SEOUL (Reuters) - There are no private cars in North Korea and countless factory chimneys have not belched smoke in years, but state media said on Tuesday scientists were inventing new ways to cut air pollution and protect the environment.
The country “has directed a great effort” to research environmental protection, the state news agency KCNA reported.
“Researchers have developed a new material for removing exhaust fumes from automobiles so as to cut the greenhouse gas emissions and reduce air pollution 35-40 percent,” it said, without elaborating.
It also said “units” in the capital, Pyongyang, that caused pollution had been registered, suggesting that dirty industries were under pressure to get clean.
“They are now developing a gas and dust arrester necessary in production processes and new materials needed to secure environmental safety of products,” it said.
The isolated communist country’s state-run media periodically boasts revolutionary innovations in science and technology, despite a moribund economy and chronic food shortages.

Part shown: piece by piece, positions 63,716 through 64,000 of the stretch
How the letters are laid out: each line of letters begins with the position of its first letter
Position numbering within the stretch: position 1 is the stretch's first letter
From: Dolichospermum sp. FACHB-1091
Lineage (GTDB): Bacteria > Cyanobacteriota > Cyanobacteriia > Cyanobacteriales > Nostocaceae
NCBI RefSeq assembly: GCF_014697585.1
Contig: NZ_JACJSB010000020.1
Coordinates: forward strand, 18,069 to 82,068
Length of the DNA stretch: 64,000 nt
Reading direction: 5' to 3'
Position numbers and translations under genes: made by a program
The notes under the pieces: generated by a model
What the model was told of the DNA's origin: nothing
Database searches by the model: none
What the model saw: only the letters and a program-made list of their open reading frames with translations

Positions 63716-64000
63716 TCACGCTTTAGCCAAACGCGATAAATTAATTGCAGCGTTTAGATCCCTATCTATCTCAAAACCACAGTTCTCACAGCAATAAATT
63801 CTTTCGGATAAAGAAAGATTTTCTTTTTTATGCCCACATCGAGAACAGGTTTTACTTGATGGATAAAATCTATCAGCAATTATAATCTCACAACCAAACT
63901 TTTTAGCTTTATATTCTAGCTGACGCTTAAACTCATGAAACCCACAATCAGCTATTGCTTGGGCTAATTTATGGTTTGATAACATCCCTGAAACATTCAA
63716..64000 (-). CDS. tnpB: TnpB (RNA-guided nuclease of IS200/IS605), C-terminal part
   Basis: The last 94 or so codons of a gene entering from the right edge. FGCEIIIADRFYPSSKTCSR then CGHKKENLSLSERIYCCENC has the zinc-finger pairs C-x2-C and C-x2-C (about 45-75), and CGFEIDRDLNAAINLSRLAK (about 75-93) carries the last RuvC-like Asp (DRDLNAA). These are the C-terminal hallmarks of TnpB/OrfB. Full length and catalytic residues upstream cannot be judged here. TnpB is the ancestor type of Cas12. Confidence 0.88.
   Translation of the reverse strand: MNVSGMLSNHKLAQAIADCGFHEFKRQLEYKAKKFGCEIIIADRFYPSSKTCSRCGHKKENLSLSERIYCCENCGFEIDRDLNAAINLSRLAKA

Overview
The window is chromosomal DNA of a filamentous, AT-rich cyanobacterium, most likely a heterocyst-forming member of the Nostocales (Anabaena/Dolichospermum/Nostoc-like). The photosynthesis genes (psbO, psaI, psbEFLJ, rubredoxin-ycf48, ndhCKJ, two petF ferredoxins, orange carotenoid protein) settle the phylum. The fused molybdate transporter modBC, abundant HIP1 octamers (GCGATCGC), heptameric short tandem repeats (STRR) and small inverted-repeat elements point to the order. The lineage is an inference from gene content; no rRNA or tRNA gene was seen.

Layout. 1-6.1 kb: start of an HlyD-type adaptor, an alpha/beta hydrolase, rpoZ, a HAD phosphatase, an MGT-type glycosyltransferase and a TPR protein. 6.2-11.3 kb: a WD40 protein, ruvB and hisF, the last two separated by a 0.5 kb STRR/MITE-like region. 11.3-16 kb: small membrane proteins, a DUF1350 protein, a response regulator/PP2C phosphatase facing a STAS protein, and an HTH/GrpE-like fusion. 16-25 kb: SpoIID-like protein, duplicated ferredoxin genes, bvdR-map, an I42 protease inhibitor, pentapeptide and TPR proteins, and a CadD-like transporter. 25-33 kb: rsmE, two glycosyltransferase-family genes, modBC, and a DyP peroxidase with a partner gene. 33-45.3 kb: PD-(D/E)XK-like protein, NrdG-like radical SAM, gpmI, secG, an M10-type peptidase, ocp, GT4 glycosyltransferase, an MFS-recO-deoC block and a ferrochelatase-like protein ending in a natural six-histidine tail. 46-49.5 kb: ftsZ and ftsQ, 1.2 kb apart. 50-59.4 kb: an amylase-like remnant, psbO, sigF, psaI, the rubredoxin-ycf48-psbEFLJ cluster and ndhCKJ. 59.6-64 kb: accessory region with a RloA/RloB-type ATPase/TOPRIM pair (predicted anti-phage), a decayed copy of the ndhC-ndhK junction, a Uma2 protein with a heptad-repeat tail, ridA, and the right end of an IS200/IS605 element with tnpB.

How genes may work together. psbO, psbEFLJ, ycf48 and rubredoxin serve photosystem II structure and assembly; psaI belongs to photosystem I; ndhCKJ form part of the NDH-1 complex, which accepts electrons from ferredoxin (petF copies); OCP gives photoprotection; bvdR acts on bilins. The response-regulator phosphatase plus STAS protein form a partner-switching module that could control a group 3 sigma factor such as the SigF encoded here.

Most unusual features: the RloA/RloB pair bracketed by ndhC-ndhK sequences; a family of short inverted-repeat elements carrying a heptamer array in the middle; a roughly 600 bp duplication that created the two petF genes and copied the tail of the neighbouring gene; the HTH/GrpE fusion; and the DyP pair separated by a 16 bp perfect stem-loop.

Perhaps the most visible in recent years have been related to the relatively well-funded -- and well-fed -- military. North Korea has conducted two nuclear tests since 2006 and several missile launches, upsetting its neighbors.
North Korean scientists also invented a device using “locally available materials” to incinerate hospital waste, KCNA said, and the Environmental Protection Institute of the Ministry of Land and Environmental Conservation had intensified research into pollution-free vegetable production.
Reporting by John Ruwitch; Editing by Paul Tait
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